The knee joint, which appears like a simple hinge-joint, is one of the most complex joints. It is held together by four ligaments. A ligament is not only designed to hold bones together, it also provides the joint with stability and mobility to move.
There are two ligaments on both sides of your knee known as Collateral ligaments and two ligaments deep inside your knee. These latter cross over each other (hence the name cruciate) and are called Anterior Cruciate ligament (ACL) and Posterior Cruciate ligament (PCL).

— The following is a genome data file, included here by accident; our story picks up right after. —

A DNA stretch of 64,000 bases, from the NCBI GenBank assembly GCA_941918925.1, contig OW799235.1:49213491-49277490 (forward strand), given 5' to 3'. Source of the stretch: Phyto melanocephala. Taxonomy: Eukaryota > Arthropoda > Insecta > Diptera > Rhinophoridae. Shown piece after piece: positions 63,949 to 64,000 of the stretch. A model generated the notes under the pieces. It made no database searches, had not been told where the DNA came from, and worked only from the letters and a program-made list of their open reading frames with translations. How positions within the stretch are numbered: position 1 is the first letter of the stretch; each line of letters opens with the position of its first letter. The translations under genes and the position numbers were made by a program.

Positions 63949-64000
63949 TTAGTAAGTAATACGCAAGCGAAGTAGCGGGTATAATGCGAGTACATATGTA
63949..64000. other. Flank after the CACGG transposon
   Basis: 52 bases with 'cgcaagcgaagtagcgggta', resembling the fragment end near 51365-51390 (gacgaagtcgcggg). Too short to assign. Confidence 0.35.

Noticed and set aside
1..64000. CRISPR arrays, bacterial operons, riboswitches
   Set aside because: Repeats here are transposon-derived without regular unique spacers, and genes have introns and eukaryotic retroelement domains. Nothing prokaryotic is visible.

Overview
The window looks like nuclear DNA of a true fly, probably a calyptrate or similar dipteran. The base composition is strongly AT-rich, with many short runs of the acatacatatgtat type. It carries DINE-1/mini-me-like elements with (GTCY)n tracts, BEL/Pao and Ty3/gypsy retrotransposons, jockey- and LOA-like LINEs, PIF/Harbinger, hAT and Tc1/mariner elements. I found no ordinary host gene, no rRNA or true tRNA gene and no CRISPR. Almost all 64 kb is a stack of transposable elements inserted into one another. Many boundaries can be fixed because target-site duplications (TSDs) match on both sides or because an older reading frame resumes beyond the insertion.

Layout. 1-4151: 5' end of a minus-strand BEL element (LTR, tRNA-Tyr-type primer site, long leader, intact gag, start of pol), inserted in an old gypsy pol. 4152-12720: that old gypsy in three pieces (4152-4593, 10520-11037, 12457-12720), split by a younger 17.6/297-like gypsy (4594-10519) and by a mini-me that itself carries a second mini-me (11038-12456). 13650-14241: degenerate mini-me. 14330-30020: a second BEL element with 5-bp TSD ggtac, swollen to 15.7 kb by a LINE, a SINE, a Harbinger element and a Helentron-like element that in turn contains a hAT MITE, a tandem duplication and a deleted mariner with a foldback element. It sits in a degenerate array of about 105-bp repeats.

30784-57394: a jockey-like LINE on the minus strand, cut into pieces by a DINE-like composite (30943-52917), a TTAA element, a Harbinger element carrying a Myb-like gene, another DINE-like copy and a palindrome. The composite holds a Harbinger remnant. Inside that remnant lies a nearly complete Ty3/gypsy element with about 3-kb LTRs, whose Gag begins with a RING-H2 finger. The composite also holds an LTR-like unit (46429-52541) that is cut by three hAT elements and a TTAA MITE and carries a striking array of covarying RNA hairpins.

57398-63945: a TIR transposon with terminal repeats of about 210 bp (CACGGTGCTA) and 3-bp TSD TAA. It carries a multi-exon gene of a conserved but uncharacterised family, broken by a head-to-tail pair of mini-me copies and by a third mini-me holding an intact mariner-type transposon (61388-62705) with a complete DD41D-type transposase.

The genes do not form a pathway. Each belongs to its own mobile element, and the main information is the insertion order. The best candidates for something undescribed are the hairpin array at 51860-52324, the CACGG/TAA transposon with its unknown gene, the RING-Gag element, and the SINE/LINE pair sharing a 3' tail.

The ACL prevents the femur moving forward and rotating abnormally on the tibia. The ACL is required for normal function of the knee. One of the main functions of the ACL is to provide stability during rotational movements such as turning, twisting and sidestepping.
An ACL tear is most often a sports-related injury. Most often ACL tears occur when pivoting or landing from a jump.